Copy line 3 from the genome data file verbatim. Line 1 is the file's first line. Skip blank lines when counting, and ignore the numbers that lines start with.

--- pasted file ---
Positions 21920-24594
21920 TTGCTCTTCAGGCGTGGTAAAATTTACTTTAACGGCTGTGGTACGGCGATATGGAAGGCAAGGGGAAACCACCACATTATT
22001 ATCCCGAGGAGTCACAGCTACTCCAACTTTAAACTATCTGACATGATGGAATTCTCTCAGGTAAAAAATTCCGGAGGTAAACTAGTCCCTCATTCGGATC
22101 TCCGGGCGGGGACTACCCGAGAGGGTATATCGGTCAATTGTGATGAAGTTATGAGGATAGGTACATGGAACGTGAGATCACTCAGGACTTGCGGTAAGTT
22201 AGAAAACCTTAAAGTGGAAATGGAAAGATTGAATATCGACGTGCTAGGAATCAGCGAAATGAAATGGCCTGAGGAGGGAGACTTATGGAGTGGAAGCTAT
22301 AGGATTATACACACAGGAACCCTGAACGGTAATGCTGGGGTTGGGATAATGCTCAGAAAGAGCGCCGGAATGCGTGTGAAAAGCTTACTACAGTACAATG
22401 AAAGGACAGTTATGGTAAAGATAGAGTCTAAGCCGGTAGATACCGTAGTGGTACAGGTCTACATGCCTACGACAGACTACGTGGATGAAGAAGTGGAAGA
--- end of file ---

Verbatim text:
22001 ATCCCGAGGAGTCACAGCTACTCCAACTTTAAACTATCTGACATGATGGAATTCTCTCAGGTAAAAAATTCCGGAGGTAAACTAGTCCCTCATTCGGATC